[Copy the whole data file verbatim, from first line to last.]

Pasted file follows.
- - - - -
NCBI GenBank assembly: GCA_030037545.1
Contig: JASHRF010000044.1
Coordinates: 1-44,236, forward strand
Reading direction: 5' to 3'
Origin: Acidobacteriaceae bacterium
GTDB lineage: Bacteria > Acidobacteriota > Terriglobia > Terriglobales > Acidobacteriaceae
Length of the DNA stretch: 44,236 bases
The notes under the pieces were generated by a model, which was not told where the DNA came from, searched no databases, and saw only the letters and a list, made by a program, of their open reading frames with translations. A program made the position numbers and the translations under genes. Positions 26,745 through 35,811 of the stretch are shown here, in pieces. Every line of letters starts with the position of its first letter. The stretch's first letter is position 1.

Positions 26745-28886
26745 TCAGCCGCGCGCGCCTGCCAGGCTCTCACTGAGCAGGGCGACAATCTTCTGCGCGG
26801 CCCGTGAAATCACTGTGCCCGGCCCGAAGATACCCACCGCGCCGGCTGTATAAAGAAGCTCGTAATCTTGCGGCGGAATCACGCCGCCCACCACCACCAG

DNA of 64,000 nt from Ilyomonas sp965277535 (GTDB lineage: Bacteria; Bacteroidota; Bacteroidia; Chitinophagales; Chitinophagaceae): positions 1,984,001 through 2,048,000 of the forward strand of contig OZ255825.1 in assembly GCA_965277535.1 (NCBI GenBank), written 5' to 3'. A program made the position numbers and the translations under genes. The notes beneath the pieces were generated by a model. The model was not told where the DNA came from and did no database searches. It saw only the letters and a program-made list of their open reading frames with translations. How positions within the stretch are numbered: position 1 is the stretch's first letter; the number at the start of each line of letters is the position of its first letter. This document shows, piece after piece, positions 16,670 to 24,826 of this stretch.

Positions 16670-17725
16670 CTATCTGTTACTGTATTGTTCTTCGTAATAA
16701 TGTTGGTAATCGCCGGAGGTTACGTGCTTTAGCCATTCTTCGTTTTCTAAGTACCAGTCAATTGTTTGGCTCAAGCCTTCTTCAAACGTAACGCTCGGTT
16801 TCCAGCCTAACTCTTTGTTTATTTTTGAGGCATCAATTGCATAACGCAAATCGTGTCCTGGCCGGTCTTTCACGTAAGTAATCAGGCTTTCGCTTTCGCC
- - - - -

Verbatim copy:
NCBI GenBank assembly: GCA_030037545.1
Contig: JASHRF010000044.1
Coordinates: 1-44,236, forward strand
Reading direction: 5' to 3'
Origin: Acidobacteriaceae bacterium
GTDB lineage: Bacteria > Acidobacteriota > Terriglobia > Terriglobales > Acidobacteriaceae
Length of the DNA stretch: 44,236 bases
The notes under the pieces were generated by a model, which was not told where the DNA came from, searched no databases, and saw only the letters and a list, made by a program, of their open reading frames with translations. A program made the position numbers and the translations under genes. Positions 26,745 through 35,811 of the stretch are shown here, in pieces. Every line of letters starts with the position of its first letter. The stretch's first letter is position 1.

Positions 26745-28886
26745 TCAGCCGCGCGCGCCTGCCAGGCTCTCACTGAGCAGGGCGACAATCTTCTGCGCGG
26801 CCCGTGAAATCACTGTGCCCGGCCCGAAGATACCCACCGCGCCGGCTGTATAAAGAAGCTCGTAATCTTGCGGCGGAATCACGCCGCCCACCACCACCAG

DNA of 64,000 nt from Ilyomonas sp965277535 (GTDB lineage: Bacteria; Bacteroidota; Bacteroidia; Chitinophagales; Chitinophagaceae): positions 1,984,001 through 2,048,000 of the forward strand of contig OZ255825.1 in assembly GCA_965277535.1 (NCBI GenBank), written 5' to 3'. A program made the position numbers and the translations under genes. The notes beneath the pieces were generated by a model. The model was not told where the DNA came from and did no database searches. It saw only the letters and a program-made list of their open reading frames with translations. How positions within the stretch are numbered: position 1 is the stretch's first letter; the number at the start of each line of letters is the position of its first letter. This document shows, piece after piece, positions 16,670 to 24,826 of this stretch.

Positions 16670-17725
16670 CTATCTGTTACTGTATTGTTCTTCGTAATAA
16701 TGTTGGTAATCGCCGGAGGTTACGTGCTTTAGCCATTCTTCGTTTTCTAAGTACCAGTCAATTGTTTGGCTCAAGCCTTCTTCAAACGTAACGCTCGGTT
16801 TCCAGCCTAACTCTTTGTTTATTTTTGAGGCATCAATTGCATAACGCAAATCGTGTCCTGGCCGGTCTTTCACGTAAGTAATCAGGCTTTCGCTTTCGCC